Dyslexia is not a condition, it is not something that will go away and it is not contagious. Dyslexia is a lifelong condition that a person is born with and will have to learn to live with. It is a neurological learning disability that causes problems with language based-skills and can affect around 10 to 20% of the population ("Dyslexia," 2014). A person that has dyslexia can have difficulties with the areas of reading, writing, spelling, speaking, math, and or short-term memory. Having dyslexia does not mean that one is not smart, it just means that their brain functions in a different way. Dyslexia happens in people of all ethnicities and socio-economic status, however it is common to see ...view middle of the document...
A person with dyslexia can also have trouble in math which may include but are not limited to learning to count, recognizing numbers and learning math facts and computation. Some of the other symptoms can be difficulties with breaking words apart, weak fine motor skills and learning to write letters, numbers and even their own name. With adequate tutoring a child with dyslexia can become a passionate and enthusiastic reader and writer (NCLD Editorial team, 2014).
Differentiation between ELL and Learning Disabilities
Determining whether a child has a learning disability or if it is a language barrier can be difficult. A teacher must thoroughly evaluate the child before recommending him or her for a referral. The differences between the learning disability and the second language may be confusing. However, a child with a second language does not interfere with the child’s academic progress like it does with a child that had a learning disability. The problems for a dyslexic child persist over time, meanwhile with a second language the problems will improve in a short period of time. A child with a learning disability may show good oral language but not written language but an ELL child will be equal in these areas. The most noticeable difference between ELL and Learning disabilities is the inconsistency of a child with a learning disability. They can get it one day but the next day be completely lost.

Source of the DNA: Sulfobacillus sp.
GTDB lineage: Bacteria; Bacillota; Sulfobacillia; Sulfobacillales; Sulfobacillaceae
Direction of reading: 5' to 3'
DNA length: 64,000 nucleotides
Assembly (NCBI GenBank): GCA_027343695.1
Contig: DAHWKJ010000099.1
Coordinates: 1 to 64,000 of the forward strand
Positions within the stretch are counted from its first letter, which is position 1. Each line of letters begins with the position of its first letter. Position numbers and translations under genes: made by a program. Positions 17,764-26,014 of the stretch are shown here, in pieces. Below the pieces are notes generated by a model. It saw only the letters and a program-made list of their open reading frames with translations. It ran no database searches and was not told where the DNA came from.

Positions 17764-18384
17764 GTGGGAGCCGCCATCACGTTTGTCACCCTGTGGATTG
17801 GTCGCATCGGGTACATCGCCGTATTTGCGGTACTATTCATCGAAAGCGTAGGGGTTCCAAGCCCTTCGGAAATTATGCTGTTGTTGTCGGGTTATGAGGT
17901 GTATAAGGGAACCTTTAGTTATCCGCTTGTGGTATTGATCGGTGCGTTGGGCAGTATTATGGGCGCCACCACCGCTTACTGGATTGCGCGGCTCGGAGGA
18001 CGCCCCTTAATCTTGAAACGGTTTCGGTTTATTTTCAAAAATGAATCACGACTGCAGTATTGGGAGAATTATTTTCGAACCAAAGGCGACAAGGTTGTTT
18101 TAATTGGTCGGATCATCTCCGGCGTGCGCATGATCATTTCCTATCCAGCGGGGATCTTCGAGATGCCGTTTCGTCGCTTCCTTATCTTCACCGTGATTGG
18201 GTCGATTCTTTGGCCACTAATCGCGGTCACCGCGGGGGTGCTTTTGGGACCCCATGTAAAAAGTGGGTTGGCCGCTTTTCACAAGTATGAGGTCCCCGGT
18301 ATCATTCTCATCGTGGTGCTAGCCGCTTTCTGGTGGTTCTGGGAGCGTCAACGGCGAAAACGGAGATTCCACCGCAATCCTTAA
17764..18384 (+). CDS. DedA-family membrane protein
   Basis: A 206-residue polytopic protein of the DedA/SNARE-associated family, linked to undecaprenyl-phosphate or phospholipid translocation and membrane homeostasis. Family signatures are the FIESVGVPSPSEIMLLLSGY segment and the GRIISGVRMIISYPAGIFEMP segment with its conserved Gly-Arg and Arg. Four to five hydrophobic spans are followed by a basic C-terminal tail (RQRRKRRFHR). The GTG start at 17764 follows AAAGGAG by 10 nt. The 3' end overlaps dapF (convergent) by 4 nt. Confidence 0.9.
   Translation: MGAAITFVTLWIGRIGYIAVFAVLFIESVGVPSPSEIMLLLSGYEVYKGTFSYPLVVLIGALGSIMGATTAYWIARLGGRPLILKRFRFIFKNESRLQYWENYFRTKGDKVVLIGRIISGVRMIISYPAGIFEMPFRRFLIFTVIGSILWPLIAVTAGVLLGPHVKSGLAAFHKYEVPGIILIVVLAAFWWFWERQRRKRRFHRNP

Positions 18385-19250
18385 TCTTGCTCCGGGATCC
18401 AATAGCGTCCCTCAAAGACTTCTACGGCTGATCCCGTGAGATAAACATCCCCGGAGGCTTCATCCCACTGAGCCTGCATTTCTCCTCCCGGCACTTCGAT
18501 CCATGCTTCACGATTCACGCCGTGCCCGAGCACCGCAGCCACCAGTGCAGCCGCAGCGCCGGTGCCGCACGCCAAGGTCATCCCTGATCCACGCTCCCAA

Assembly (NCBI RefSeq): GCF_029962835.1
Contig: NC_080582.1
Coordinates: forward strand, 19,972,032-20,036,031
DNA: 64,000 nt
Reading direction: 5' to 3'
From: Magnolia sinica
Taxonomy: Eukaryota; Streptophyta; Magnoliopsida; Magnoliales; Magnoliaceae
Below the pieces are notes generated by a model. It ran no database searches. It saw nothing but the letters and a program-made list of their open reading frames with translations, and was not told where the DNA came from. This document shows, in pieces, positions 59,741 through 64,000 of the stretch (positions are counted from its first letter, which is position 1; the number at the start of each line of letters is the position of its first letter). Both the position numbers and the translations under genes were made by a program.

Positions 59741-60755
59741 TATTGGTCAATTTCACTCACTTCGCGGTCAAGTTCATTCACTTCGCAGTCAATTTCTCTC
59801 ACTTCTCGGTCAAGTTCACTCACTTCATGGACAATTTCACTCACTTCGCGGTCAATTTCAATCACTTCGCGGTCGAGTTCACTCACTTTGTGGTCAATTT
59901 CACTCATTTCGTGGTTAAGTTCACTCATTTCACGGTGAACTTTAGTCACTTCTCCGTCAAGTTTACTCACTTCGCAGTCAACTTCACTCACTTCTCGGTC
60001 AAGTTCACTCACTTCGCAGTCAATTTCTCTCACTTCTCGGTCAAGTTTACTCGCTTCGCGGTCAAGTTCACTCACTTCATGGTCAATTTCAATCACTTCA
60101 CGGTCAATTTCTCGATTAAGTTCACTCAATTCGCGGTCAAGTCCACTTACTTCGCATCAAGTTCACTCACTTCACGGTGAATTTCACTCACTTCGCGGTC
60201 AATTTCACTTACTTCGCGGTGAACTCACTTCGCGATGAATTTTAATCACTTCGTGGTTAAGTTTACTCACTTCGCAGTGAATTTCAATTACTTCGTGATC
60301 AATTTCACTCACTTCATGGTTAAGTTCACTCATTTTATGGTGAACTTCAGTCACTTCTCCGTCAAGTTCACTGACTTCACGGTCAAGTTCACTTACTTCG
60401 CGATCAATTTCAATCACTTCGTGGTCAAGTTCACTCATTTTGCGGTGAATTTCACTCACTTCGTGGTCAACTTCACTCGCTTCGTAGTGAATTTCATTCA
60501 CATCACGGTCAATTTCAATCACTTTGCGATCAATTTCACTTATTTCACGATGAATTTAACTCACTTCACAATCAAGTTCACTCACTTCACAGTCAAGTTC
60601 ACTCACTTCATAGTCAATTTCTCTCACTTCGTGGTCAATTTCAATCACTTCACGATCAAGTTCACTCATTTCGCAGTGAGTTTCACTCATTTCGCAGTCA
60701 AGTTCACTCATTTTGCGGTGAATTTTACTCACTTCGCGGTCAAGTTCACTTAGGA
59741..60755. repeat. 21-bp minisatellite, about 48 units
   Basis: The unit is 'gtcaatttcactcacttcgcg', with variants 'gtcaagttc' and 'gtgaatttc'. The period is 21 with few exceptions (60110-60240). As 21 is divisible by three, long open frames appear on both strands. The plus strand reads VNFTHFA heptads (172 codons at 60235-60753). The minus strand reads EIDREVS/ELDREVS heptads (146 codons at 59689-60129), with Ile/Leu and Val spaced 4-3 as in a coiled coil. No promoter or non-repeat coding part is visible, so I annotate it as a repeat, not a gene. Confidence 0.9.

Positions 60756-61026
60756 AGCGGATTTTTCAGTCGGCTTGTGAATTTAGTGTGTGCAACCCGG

Differentiated Instructional Strategies
Teaching a student with dyslexia can be a challenge, therefore teachers will need to create differentiated instructional strategies to meet the students individual learning needs. Students with Dyslexia have difficulty prioritizing and remembering long list of instructions. Teachers should provide one direction at a time; this ensures that students do what they have been asked for and lowers frustration levels. Teachers engage students with multi-sensory instruction that will use different areas of the brain. By using visual, auditory and kinesthetic cues, a student with dyslexia makes brain connections that help them absorb information better. Before beginning a lesson the teacher can provide a preview of the concept, helping the child with dyslexia organize information. During the lesson it is good to repeat the concept more than once as this helps the child with dyslexia remember the concept easier. Students with dyslexia need time to process the information provided to them therefore it’s important to slow down and ask questions. Lastly, a child with dyslexia can have difficulty with abrupt changes of activities. Teachers need to let students know when an activity is coming to an end by counting down the minutes starting by five; this will avoid frustrations.
Strategies for Families and Colleagues
Helping a child with dyslexia to do their homework and projects can be a challenge for parents and family members. Parents of a child with dyslexia can help them improve their school experience by keeping an...